Daniels' film speed was adequate, but never great, and he's not the type to produce after the catch. As a route-runner, he's very raw and doesn't show good body control or balance on breaking routes. He needs time to dust off his skills and could be a steal if his off-field issues aren't an issue and he commits to getting back in football shape.

    2014 STATISTICS

    Receptions     Yards ReceivingTouchdowns    
     - - -

    FINAL GRADE: 5.20/9.00 (Quality Backup)

32. Justin Hardy, East Carolina

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    Stacy Revere/Getty Images
    40         Bench PressVertical   Broad      3-Cone      
     4.56s 11 Reps 36.5" 114.0" 6.63s

    STRENGTHS

    A smart, productive, natural receiver with good instincts, Justin Hardy has noticeable length and hand size for his 5'10" frame. As a route-runner he's good at what East Carolina asked of him and shows the instincts and awareness to adjust on the fly.

    Hardy is a hands catcher with big mitts and confidence in his ability to secure the ball with extended arms. He's a natural, easy mover as a runner and is quicker than fast. He is consistent and reliable with the potential to develop into a good slot receiver at the next level.

    WEAKNESSES

    A lack of speed on a small frame will raise eyebrows. Hardy doesn't have build-up speed or burst and will struggle to separate from NFL coverage—especially when he's asked to play inside to protect his frame. He ran a very limited offense at East Carolina and was more of a spot receiver than extended route-runner. He is not a threat to create or produce after the catch.

    2014 STATISTICS

    Receptions     Yards ReceivingTouchdowns    
     121 1,494 10

    FINAL GRADE: 5.20/9.00 (Quality Backup)



31. Devante Davis, UNLV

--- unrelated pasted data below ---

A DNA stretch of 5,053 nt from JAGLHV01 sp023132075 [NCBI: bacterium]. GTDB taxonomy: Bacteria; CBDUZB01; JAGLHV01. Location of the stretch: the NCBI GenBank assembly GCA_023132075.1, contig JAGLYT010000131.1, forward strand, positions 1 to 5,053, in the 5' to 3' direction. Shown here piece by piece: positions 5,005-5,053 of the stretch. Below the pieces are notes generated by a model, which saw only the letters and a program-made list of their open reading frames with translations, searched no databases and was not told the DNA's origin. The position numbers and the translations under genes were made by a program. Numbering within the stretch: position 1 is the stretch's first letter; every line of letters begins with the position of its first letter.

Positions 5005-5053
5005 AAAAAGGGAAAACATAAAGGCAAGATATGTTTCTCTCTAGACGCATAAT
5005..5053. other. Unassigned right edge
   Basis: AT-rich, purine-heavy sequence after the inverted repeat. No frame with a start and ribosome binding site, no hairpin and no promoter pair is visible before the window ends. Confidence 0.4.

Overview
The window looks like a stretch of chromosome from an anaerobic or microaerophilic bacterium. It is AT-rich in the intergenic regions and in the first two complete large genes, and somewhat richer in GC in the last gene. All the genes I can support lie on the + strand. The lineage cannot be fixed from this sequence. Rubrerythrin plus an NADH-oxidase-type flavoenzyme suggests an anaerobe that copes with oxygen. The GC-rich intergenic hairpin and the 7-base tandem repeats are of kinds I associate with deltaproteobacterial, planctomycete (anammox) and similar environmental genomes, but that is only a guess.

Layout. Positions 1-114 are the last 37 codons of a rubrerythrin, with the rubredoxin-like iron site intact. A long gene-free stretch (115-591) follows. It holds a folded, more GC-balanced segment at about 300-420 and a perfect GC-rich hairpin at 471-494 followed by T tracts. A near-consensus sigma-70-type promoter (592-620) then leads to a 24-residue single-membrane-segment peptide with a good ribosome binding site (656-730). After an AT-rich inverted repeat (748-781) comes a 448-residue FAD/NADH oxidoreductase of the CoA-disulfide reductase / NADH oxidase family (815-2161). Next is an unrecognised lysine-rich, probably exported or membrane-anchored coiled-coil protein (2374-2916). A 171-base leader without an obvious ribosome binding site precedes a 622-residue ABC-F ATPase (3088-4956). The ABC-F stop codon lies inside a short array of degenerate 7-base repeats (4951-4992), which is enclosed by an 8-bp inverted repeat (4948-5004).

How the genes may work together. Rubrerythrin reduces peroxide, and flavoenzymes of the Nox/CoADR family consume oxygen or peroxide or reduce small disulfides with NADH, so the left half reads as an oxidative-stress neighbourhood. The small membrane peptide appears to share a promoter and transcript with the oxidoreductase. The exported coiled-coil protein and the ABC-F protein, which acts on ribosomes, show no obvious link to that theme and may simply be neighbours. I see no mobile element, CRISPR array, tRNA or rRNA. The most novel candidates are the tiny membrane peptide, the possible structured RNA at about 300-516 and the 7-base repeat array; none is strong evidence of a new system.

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    Rick Scuteri/Associated Press
    40         Bench PressVertical   Broad      3-Cone      
     4.57s 16 Reps 35.5" 115.0" 7.25s

    STRENGTHS

    Devante Davis is big, and he plays big. At 6'3" and 220 pounds, he uses his size well to box out defenders and uses his length to high-point and take the ball away from defenders.

    Davis excels at tracking the ball over his shoulder and is a weapon for quarterbacks to simply throw it up to and let him run under it or out-body the defender for the ball. Davis will pick up some yards post-catch and is a north-south runner who can break tackles and get down the field.

    WEAKNESSES

    Davis doesn't have runaway speed and will struggle to create distance between himself and coverage. It's not just deep speed that he lacks, but the quickness to shake defenders on breaking routes.

    The big issue with Davis outside of his speed is his hands. He will make the ridiculous catch and turn around and drop the easy ball. He's inconsistent as a catcher and isn't a natural when pulling the ball in.

    He missed nearly half of the 2014 season with a hand/wrist injury.

    2014 STATISTICS

    Receptions     Yards ReceivingTouchdowns    
     34 599 4

    FINAL GRADE: 5.25/9.00 (Quality Backup)



30. Mario Alford, West Virginia

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    Nick Wass/Associated Press
    40         Bench PressVertical   Broad      3-Cone      
     4.43s 13 Reps 34.0" 121.0" 6.64s

    STRENGTHS

    Mario Alford blew the doors off the West Virginia pro day with a 4.27-second 40-yard dash—and that alone might get him drafted higher than expected. He's an explosive player with the ball in his hands and a mix of production and upside.